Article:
The late Raymond John Murray, Co- Founder and Foundation President of The Avicultural Society of Australia believed that if a Gene can be transferred from one Spicies to another to the benefit Aviculture then it should be done,Ray and I have had some long Arguments as to why Spicies should be kept pure and not being polluted, Ray was the first Person to have Colour Bred Canaries in this Country, although I must confess that the appearance of Colour Bred instead of Colour Fed Canaries was a big leap forward and opened up a whole new World for Canary Breeders.
It would not surprise me that some one will try to artificially inseminate Gouldians with the Sperm of another Grass Finch for the sake of the almighty Dollar, its not a knew Practice.
In 1936, a Cross between a BH Gouldian Cock and Blue Parrot Finch Hen was recorded in Germany, the Skins of these Hybrids are kept on display in the Copenhagen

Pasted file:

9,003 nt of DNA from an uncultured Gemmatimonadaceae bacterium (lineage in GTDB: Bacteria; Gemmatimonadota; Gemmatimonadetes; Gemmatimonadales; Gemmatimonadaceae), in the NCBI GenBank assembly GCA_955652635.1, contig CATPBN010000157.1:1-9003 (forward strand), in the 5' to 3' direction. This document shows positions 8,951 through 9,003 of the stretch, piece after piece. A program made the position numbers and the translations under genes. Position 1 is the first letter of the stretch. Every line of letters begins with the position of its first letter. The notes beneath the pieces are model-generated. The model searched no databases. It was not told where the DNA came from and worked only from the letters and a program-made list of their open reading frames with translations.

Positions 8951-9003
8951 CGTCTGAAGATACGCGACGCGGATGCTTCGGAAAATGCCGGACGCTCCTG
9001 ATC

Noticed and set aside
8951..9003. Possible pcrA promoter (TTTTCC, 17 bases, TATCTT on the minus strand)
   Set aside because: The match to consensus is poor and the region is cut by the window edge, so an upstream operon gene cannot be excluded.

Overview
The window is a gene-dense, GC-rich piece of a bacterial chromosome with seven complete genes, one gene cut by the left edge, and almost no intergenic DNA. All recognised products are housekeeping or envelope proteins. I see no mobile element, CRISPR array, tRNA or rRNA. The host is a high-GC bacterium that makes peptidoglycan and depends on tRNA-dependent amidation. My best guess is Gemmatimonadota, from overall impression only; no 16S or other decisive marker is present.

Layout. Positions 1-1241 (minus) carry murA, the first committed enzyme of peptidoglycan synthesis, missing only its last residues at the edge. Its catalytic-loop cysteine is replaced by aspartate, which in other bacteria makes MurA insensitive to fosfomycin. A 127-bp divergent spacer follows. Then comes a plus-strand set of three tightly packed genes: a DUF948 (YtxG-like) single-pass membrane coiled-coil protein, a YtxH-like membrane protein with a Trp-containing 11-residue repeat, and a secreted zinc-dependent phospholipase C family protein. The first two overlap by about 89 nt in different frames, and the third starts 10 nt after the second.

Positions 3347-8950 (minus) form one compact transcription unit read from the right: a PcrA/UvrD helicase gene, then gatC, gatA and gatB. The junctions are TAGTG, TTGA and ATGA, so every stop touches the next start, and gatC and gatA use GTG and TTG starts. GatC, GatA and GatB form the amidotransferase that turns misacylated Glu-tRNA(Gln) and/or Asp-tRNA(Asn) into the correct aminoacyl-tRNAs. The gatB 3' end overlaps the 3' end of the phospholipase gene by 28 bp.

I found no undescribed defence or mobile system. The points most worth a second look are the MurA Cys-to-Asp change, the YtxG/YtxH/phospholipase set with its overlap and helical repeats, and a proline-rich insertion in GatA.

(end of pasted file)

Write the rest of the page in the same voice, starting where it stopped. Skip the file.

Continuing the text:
Wether Gouldian Hybrids are fertile or infertile I cant say, as Tiaris quite rightly said, Hybbrids of this Nature are no thread to Aviculture in this Country, also never forget that delibertly crossing Native Spiecis in this Australia is illegal and can and will attract a hefty Fine.
The estrildid finches are small passerine birds of the Old World tropics and Australasia. Hybridization occurs in several genera, but only a few cases have been studied in detail.